Indiana State University Newsroom



Bayh College of Education recognized for preparing future teachers

December 12, 2011

By giving future educators an in-depth experience in elementary and high school classrooms sooner, Indiana State University's Bayh College of Education has been recognized for its innovation.

College leaders recently presented the college's innovative teacher preparation program in Washington D.C. before a national audience.

Brad Balch, dean of the college, led a team in presenting its practices during the National Convening on Clinical Practice, which was hosted by Teachers for a New Era Learning Network and FHI 360, which is part of the National Institute for Work and Learning. Diana Quatroche, chair of early, elementary and special education, along with Susan Kiger, chair of curriculum, instruction and media technology and Marie Theisz, a recent clinical faculty associate employed with the Vigo County School Corporation, shared how Indiana State prepares future elementary, middle school and high school teachers for classrooms.

"This is a powerful testament to our strong K-12 partnership," Balch said. "It also is a strong statement about the value our faculty and students add to the K-12 teaching and learning environment. Our clinical practices are proven to improve K-12 student learning."

Indiana State requires the future educators to spend a semester in classrooms with mentor teachers before the student teaching, effectively giving university students one year of teaching experience. For the elementary education majors that program is called TOTAL (Teachers of Tomorrow Advancing Learning). For future secondary teachers, their program is called the Immersion Experience. In both, the university's students spend entire days and weeks in one classroom, working from bell to bell, observing and assisting a mentor teacher.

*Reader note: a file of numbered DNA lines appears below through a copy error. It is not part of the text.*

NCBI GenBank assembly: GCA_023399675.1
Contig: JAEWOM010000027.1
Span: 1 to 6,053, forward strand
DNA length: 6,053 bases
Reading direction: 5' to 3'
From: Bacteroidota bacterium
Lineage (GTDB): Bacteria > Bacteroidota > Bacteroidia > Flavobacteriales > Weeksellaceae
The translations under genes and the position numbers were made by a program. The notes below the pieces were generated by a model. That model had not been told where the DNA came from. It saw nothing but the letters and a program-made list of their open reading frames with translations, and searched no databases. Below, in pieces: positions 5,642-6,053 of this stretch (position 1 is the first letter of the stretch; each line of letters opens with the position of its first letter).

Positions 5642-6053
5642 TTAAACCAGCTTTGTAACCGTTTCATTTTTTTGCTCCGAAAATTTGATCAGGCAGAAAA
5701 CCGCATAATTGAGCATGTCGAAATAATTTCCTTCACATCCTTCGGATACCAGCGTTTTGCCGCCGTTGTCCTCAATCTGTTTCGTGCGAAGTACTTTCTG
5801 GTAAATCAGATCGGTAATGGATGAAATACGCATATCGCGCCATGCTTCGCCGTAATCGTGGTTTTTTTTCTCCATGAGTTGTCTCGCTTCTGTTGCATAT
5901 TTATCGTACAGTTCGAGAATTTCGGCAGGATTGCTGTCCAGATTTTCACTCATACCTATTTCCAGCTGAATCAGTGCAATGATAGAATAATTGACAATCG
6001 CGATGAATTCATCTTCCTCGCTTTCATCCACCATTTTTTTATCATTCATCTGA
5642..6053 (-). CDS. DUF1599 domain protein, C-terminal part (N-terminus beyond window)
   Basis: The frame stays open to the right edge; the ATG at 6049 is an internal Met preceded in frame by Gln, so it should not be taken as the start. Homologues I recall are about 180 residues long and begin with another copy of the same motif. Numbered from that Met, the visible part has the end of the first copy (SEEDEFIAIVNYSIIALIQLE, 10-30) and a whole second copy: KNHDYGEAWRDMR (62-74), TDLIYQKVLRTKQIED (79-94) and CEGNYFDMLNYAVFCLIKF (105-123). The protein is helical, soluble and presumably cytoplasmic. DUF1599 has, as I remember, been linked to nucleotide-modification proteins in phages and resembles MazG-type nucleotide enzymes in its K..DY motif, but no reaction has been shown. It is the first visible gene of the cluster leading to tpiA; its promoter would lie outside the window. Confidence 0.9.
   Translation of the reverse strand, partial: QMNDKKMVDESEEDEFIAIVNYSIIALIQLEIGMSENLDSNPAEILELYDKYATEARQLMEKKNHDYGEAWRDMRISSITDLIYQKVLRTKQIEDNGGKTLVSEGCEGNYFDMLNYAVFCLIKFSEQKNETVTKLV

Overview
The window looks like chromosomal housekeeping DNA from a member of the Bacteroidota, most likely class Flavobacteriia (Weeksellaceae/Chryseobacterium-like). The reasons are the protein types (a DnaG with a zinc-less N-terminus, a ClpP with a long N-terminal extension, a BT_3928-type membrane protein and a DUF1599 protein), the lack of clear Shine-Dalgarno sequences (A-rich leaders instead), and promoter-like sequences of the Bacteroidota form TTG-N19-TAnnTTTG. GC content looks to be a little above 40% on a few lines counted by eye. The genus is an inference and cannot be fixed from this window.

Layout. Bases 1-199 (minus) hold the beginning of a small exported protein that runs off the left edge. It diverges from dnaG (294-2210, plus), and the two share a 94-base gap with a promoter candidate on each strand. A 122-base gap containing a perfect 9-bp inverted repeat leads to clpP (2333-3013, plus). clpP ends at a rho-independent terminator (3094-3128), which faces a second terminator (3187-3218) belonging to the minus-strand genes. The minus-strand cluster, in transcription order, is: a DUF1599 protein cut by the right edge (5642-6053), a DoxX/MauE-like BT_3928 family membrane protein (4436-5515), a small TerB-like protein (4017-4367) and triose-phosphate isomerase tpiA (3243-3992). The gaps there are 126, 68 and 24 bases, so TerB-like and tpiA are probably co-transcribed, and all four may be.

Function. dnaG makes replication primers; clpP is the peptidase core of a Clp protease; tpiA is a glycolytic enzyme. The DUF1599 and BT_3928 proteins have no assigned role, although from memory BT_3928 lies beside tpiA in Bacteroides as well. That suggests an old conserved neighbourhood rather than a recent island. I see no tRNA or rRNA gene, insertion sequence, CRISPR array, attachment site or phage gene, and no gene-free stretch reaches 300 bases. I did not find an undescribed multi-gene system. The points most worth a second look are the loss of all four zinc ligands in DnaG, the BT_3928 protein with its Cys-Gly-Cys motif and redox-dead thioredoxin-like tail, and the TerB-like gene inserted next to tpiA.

"They are unique nationally because they are rooted in real conditions of practice," Balch said of the programs. "As a result, our graduates are ready for the rigors of K-12 teaching and learning. Educator preparation quality is an imperative. These programs exemplify quality programming."

Brandon Chambers, a senior elementary education major from Bloomington, has recently finished his TOTAL experience.

"You understand what happens in the teaching world," he said. "It reinforces whether you want to be a teacher or not...It prepares you entirely for student teaching. Student teaching folks I've talked to said it flies by. They're prepared for what to expect. You feel at ease because you've experienced it."

The ISU team also spoke about the Clinical Faculty Associate investment, in which ISU brings a current high school, elementary or middle school teacher to the university for a year. That associate brings current perspectives into the university classroom and faculty meetings allowing the college to continue to evolve to meet education requirements.

"Needs and conditions of practice change in K-12," Balch said. "Our preparation programs must be responsive to those changes. Our programs are flexible and responsive to change. Outstanding faculty members are to be credited for this responsiveness."

Contact: Brad Balch, Indiana State University, Bayh College of Education dean, at 812-237-2919 or bradley.balch@indstate.edu

Writer: Jennifer Sicking, Indiana State University, associate director of media relations, at 812-237-7972 or jennifer.sicking@indstate.edu